“Radiation” in science fiction can be used to kill, injure, or simply put characters at risk. Many stories and novels written during the first decades after Hiroshima, such as Walter M. Miller, Jr.’s novel A Canticle for Leibowitz (1960), depicted the deadly effects of radiation on humans and other life in the apocalyptic scenario of nuclear war. Even earlier, Robert A. Heinlein (using the pseudonym “Anson MacDonald”) in his 1940 story “Solution Unsatisfactory” depicted planes dropping radioactive dust on hostile cities to rapidly wipe out entire populations. Merely mentioning the word “radiation” in a science fiction work puts the reader on alert that dramatic and potentially terrible things could (and probably will) happen.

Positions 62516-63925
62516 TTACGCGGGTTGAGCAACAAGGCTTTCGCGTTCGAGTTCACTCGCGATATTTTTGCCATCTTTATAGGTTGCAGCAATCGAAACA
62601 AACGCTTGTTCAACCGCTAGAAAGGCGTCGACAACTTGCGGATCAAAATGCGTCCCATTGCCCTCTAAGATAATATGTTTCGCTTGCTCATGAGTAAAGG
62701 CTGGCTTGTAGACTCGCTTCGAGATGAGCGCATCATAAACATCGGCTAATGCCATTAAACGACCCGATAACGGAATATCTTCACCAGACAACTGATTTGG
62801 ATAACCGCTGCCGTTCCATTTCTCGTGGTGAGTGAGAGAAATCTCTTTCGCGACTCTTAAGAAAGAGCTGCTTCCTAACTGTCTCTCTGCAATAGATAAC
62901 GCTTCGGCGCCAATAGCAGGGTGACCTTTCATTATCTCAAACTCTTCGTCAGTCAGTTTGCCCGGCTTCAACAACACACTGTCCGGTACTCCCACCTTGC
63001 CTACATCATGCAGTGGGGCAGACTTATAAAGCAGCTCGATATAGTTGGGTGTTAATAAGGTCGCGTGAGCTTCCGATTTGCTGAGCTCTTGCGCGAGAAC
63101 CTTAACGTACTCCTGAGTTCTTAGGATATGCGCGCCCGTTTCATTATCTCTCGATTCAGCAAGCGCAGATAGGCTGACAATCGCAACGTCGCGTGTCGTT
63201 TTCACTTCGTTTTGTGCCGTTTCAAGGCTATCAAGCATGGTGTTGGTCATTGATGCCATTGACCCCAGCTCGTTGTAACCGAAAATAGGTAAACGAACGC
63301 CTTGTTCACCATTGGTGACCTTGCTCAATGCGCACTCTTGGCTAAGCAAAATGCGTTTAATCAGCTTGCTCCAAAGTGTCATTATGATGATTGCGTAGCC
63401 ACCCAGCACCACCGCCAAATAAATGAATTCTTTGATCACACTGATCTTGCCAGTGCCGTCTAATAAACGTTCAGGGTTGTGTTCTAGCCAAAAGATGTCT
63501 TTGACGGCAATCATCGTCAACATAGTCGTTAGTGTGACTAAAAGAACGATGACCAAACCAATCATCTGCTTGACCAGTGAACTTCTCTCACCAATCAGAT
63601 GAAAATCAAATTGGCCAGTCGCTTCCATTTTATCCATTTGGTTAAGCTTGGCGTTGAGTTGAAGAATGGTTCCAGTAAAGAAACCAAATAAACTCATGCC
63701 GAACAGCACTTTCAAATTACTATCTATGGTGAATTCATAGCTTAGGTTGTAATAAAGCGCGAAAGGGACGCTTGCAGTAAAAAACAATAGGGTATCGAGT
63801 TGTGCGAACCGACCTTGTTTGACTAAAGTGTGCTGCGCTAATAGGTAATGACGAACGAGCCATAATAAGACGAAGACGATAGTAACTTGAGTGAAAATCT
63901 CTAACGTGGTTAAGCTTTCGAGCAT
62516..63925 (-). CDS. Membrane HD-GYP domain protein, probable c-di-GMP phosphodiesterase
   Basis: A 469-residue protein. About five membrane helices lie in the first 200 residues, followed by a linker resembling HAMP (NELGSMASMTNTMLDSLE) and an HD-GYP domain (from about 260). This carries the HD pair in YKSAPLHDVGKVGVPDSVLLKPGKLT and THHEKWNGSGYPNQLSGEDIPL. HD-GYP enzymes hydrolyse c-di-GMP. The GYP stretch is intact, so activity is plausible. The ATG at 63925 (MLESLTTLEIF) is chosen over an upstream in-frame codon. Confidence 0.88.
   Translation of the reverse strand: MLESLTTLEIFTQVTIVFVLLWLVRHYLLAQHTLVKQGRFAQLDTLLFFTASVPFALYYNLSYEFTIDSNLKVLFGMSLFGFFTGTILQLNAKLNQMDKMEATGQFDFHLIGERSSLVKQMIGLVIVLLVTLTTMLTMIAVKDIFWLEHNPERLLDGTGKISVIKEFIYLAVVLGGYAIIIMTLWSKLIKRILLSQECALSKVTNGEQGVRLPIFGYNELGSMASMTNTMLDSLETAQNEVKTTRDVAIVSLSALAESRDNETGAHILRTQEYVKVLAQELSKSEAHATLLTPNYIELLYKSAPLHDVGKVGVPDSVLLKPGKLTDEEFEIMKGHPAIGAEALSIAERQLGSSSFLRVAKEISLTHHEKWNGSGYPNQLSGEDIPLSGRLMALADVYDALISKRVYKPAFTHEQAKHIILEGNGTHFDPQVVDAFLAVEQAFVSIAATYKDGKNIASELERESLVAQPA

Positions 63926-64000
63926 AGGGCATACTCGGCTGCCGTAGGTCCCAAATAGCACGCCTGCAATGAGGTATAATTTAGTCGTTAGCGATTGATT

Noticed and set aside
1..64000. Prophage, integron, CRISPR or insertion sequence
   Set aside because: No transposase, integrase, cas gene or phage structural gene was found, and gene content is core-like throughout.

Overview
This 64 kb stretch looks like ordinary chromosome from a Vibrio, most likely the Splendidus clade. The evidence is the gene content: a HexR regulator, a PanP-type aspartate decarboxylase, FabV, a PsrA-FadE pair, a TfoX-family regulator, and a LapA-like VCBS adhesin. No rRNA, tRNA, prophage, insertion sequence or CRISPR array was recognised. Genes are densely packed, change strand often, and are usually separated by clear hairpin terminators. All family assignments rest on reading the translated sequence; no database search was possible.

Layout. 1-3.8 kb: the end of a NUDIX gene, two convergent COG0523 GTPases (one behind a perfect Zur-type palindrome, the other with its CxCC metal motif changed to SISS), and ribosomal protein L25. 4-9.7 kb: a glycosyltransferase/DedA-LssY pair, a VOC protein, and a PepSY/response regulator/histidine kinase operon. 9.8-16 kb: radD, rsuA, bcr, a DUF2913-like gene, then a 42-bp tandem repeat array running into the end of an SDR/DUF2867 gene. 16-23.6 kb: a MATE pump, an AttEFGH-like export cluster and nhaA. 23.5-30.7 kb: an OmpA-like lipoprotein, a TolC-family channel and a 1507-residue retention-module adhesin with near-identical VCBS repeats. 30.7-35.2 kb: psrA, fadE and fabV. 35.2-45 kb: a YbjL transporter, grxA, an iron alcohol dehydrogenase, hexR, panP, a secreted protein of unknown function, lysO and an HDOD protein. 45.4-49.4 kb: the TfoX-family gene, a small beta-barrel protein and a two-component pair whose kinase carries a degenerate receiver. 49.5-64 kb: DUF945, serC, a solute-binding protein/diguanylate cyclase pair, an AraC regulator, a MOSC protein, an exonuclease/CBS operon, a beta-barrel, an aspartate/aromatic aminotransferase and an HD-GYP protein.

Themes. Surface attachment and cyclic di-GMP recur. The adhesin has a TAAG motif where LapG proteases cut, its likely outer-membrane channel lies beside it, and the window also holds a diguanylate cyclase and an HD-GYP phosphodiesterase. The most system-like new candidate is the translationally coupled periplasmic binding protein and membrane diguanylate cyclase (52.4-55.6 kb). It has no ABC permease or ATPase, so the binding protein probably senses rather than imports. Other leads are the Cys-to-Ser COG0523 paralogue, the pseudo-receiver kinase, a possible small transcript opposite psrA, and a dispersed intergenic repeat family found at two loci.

KeywordsBlack Hole Solar Wind Coronal Mass Ejection Solar Flare Sperm Cell
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